If there’s a trend in Weller’s book, it’s that he’s generally about four years behind the date something actually happened. And here again with social networks. I think this represents the time it takes for something to be developed in the field, and for it to be recognized in academia. But of course that’s just a theory. Anyhow, in 2009 social media had been around for five years, Twitter for three. In passing, let me note that here Weller mentions Twitter’s use of the hashtag (and reading this, it strikes me that maybe he does not know that the folksonomy and the hashtag are the same thing, as they are treated completely separately).
There’s a good point to be made about the benefit of social media, and especially the way it democratizes access to distribution and influence, and the harm of social media, where it serves as a platform for harassment, bullying and fake news. Social networks are also the locus of context collapse, discussed by people like danah boyd and Michael Wesch, where there’s no distinction between talking to one person and talking to everyone.
In 2009 we were talking about things like the Orange and Rose revolutions (and the next year, the Arab Spring), thinking how good it all was, and didn’t imagine it being used against us. But we should have, had sufficient attention been paid to things like the harassment of Kathy Sierra. And it was only later we saw how sites like Reddit and 4chan inspired things like GamerGate and, a few years later, profoundly influenced politics.
My focus in 2009 was the personal learning environment. This concept was already a couple of years old; I participated in a conference with people like Scott Wilson in Manchester and developed a project at NRC called PLEARN. It was an attempt to take what we already knew about things like Web 3.0, social networks and e-portfolios and move them from institutional ownership (or corporate ownership) and into the hands of individuals.
2010 – Connectivism
Also: digital literacy, critical literacies
George wrote his connectivism paper in 2004 (and I made sure it got published in IJITDL), and my own Introduction to Connective Knowledge followed shortly in 2005. And of course our Connectivism and Connective Knowledge MOOC was in 2008. So I don’t really know why it shows up under ‘2010’ in Weller’s book, save for the theory I mentioned above. That would explain why he credits Kop’s (2011) version of my four principles of aggregation, remix, repurpose and feed forward. After discussing Dave Cormier’s rhizomatic learning (which I think was developed independently of, and not following, Deleuze and Guattari) and his own theory, Weller writes, “it feels that the sense of experimentation and exploration that connectivism represented has dried up.” I don’t agree.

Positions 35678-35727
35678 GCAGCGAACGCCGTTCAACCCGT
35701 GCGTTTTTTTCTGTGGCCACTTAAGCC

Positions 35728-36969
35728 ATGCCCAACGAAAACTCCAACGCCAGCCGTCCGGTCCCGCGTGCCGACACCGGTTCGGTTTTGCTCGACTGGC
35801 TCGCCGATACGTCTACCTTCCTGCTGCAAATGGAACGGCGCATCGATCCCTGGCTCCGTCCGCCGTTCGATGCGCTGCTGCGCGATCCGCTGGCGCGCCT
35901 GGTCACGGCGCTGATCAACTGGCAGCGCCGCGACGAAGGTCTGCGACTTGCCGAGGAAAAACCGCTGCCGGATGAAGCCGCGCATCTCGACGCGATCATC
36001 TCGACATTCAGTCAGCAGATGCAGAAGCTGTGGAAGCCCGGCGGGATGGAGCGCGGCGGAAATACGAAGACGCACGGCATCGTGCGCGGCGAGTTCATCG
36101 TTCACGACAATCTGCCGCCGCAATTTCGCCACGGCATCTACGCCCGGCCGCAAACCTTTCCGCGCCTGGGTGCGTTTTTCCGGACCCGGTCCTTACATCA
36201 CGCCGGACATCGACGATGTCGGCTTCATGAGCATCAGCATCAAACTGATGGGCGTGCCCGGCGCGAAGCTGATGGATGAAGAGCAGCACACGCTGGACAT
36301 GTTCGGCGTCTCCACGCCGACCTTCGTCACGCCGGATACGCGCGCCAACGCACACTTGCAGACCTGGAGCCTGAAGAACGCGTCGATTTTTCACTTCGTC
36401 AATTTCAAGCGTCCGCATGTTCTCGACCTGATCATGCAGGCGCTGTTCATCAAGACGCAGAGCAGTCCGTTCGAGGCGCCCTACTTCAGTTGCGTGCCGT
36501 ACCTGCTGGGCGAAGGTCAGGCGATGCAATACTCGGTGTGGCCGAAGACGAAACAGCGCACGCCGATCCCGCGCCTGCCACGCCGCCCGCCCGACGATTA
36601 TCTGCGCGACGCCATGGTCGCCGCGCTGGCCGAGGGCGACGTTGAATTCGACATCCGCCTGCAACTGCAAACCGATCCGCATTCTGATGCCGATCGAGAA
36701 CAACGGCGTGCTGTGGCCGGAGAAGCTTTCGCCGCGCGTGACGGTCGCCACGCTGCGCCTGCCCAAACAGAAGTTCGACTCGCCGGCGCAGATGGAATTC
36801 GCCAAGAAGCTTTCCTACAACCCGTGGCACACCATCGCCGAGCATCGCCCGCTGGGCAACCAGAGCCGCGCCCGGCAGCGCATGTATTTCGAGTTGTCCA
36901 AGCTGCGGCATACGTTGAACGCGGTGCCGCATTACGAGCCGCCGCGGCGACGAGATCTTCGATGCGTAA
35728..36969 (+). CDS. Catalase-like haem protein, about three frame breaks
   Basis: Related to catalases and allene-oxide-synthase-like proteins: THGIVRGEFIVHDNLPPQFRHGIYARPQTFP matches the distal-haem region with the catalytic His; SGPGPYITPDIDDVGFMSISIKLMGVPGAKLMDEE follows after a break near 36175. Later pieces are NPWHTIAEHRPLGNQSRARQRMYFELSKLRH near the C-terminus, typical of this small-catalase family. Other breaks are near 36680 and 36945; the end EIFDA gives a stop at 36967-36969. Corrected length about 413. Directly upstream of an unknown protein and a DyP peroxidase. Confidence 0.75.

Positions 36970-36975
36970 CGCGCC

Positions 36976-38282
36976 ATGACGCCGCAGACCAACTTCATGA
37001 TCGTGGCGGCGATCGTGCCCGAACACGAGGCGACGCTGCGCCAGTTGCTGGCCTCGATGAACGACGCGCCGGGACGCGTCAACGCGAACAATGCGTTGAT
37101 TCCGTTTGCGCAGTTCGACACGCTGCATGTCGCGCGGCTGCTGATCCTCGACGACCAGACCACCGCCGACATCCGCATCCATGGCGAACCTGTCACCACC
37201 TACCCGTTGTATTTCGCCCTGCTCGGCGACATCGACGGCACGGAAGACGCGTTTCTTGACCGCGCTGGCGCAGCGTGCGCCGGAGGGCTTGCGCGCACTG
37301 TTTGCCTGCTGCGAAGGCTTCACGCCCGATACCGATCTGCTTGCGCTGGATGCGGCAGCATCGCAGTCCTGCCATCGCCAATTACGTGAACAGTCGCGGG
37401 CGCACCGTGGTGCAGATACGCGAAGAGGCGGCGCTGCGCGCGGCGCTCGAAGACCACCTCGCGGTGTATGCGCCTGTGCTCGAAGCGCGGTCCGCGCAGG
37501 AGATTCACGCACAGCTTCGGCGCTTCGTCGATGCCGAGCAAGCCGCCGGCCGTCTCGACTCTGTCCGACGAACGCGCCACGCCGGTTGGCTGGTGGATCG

My focus in 2010 was on knowledge. I had taken the observations of people like Bell, Mackness and Kop seriously and was working through what it was that people needed to be successful in a MOOC, and what it was even for a person ‘to know’. I eventually settled on the idea of ‘knowledge as recognition’, but my focus in 2010 was the critical literacies, a set of ideas that I had developed in a couple of talks in late 2009 and expanded into a full concept in 2010. My thinking was this: in traditional learning, students need to be literate, so we teach them literacies first thing. In an online world, there’s a distinct literacy, often called digital literacy, sometimes called twenty-first century skills. What underlies these? Kop and I would eventually teach a Critical Literacies MOOC later in 2010.
There’s a whole pile of work in digital literacies that was being done by others around this time, especially in relation to education. See for example Doug Belshaw’s work. But the term appears exactly once in Weller’s book.
2011 – Personal Learning Environments
Also: performance support, LTI
In 2011 I was still working on the PLEARN projects and beginning to ramp up for what would be the Learning and Performance Support Systems project. The idea of the PLE had now been around for some six years with no real progress being made. The PLE encompasses a bunch of hard problems. These are only hinted at in Scott Wilson’s famous diagram (and the many other diagrams that followed). Weller mentions Wilson’s Plex, which was a PLE (though to me it looked like a file manager) and Dave Tosh and Ben Werdmuller’s ELGG, which was not (it was a social network service).